Slievenacloy Nature Reserve to host cattle and conservation event

Cows are four legged mowing machines which go to places no mechanical harvester can ever go
Cows are four legged mowing machines which go to places no mechanical harvester can ever go

The Belfast Hills Partnership will be holding a special walk on Slievenacloy Nature Reserve on Saturday, July 1st, to celebrate the vital role of cattle in managing sites like Slievenacloy which are so important for their rare plants and wildlife.

“Most of our conservation sites have cattle on at this time of year and for some of our urban visitors this can be an interesting first close encounter with cows and calves,” explained Judy Meharg.

A Moiled cow at Slievenacloy Nature Reserve

A Moiled cow at Slievenacloy Nature Reserve

“They are here because the site managers Ulster Wildlife know they are an absolutely essential part of conserving the plants and animals on sites such as these.”

Judy continued: “Much of these rare flora and fauna are there because of centuries of ongoing grazing. Keeping the cattle out of one of these fields for a few years and the flowers would not only disappear in a mat of tall rough grasses and rushes, but take many more years to re-colonise again.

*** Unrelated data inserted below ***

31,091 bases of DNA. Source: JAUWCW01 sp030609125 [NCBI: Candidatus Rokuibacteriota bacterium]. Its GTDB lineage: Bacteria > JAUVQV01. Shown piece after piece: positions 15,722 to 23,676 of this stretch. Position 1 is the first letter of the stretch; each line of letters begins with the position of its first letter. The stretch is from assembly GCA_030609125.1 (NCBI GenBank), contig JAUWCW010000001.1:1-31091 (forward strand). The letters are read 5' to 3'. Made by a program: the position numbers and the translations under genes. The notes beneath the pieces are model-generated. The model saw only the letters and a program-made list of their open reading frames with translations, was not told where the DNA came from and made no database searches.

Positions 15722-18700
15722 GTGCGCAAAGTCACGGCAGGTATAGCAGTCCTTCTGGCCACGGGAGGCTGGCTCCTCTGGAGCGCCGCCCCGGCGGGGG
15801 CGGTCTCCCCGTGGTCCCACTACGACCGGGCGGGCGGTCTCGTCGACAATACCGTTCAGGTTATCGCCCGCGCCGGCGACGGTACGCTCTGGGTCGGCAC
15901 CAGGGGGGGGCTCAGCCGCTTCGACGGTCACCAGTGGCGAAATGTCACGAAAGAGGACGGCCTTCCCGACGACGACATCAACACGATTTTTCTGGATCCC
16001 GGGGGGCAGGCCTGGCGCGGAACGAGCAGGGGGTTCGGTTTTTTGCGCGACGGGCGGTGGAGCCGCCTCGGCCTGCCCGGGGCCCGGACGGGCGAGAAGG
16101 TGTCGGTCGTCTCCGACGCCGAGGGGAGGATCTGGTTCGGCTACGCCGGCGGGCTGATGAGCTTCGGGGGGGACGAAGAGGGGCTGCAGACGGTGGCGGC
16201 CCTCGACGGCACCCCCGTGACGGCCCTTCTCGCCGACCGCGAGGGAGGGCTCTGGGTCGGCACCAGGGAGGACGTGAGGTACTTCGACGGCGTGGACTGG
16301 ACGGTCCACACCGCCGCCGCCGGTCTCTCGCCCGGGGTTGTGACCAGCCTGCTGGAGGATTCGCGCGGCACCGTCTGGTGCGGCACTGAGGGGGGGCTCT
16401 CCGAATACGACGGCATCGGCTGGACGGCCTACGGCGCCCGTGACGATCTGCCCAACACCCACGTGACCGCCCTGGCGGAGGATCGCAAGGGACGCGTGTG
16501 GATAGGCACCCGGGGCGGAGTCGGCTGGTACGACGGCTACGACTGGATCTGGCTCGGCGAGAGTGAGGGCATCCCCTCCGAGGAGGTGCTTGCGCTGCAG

“This is one reason why these meadows are now so rare. Along the walk you will be able to see magnificent stretches of wildflowers such as butterfly orchids, frog orchids and ragged robin, all there because of the cattle keeping down the grasses and rushes which would otherwise swamp them out.

“You’ll also be introduced to the rare breeds such as Irish Moiled cattle on the site and why they are particularly suited to the job of managing these wildflower areas.”

Slievenacloy is a large grassland and upland nature reserve owned and managed by Ulster Wildlife primarily for its plants and insects. Ulster Wildlife is one of the partners who make up Belfast Hills Partnership

Slievenacloy is a large grassland and upland nature reserve owned and managed by Ulster Wildlife primarily for its plants and insects. Ulster Wildlife is one of the partners who make up Belfast Hills Partnership

While cattle may are not be just as important today but they were of course central to rural life in past centuries, when they were wealth - indeed currency.

Judy added: “They’ve been brought up into the hills every spring for centuries and have therefore shaped the very landscape they depend on.

“So next time you see those cows chewing on those rough grasses and rushes, you should appreciate the efforts of these four legged mowing machines which go to places no mechanical harvester can ever go.”

To find out more, come to the Ballycollin Road entrance to Slievenacloy for 10.30am on Saturday, July 1st.

The walk will be over fields so bring adequate footwear, car parking and walk free.

For further information contact Judy Meharg at 028 90603466 or visit Belfasthills.org.